Monday, July 28, 2014

Royalty Based on Price of Physical Product Inappropriate In Light of “Rampant Infringement”

Following a bench trial on damages, the court found defendant's expert's damages model to be unreliable. "[T]he primary problem with [defendant's] damages model is the fact that it bases royalties on chip prices. [Plaintiff] did not invent a wireless chip. Although it is largely undisputed that the inventive aspect of the [patent-in-suit] is carried out in the PHY layer of the wireless chip, the chip itself is not the invention. . . . Compounding this problem is the depression of chip prices in the damages period resulting from rampant infringement which occurred in the wireless industry. Prior to 2008, outside of the [a single entity], no company in the industry sought a license from [plaintiff] to the [patent-in-suit] and [plaintiff] received no royalties whatsoever for that technology. It is simply illogical to attempt to value the contributions of the [patent-in-suit] based on wireless chip prices that were artificially deflated because of pervasive infringement. Basing a royalty solely on chip price is like valuing a copyrighted book based only on the costs of the binding, paper, and ink needed to actually produce the physical product. While such a calculation captures the cost of the physical product, it provides no indication of its actual value."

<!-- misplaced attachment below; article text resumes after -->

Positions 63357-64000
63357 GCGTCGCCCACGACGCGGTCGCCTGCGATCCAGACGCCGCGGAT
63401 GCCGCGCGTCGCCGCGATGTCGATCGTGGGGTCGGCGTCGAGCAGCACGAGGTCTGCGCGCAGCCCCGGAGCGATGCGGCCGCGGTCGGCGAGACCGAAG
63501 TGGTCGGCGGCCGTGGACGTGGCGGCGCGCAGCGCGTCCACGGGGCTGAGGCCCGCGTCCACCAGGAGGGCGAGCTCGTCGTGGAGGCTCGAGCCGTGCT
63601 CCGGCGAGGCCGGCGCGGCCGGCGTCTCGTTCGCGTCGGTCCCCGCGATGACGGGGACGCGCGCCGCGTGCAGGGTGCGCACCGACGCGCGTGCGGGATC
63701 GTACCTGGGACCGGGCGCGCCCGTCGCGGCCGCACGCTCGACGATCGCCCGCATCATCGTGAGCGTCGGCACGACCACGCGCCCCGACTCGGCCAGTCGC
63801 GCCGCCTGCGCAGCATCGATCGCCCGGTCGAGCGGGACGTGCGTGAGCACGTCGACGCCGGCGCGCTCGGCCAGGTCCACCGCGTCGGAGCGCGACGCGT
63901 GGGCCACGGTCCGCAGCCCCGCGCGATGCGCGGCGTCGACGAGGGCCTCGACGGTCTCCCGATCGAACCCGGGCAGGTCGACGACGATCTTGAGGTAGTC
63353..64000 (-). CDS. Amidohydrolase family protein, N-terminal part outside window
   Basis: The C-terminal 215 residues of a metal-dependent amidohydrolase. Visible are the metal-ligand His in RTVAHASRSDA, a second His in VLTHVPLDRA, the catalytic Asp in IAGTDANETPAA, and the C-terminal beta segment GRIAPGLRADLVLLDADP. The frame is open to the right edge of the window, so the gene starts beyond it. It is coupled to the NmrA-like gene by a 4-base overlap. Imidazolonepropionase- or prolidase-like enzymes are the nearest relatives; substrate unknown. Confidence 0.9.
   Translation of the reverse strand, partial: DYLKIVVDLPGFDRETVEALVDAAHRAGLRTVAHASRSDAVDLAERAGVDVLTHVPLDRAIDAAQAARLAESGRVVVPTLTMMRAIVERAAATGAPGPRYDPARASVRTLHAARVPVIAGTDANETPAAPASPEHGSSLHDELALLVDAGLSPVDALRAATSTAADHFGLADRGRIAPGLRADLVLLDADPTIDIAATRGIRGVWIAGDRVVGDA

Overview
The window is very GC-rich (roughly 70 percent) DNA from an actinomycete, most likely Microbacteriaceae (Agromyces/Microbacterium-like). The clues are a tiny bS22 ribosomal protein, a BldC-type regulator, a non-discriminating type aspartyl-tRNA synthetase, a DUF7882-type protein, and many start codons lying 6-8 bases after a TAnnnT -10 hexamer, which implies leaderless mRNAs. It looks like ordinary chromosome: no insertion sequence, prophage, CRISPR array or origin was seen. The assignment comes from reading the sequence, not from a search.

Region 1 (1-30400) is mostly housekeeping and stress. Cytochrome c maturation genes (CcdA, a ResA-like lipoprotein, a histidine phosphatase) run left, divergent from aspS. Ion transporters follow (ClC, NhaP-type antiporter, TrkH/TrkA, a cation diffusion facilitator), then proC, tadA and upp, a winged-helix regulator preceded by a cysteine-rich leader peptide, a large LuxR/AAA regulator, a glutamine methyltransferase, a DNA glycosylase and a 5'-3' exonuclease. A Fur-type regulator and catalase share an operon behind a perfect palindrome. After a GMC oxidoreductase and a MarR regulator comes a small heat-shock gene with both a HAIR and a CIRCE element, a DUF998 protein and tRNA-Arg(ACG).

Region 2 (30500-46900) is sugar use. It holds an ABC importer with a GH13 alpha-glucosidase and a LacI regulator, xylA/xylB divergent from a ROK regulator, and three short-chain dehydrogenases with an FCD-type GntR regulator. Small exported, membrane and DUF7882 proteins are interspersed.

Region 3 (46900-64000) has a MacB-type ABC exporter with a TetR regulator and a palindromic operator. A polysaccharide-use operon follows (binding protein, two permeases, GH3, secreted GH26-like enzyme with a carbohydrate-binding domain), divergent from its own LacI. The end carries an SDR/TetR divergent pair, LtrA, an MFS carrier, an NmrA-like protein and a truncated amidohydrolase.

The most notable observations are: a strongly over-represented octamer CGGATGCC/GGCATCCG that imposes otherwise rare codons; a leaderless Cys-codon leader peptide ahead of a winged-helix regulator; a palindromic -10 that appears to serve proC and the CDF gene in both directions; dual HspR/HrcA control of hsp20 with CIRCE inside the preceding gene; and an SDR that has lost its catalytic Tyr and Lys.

Commonwealth Scientific and Industrial Research Organisation v. Cisco Systems, Inc., 6-11-cv-00343 (TXED July 23, 2014, Order) (Davis, J.)

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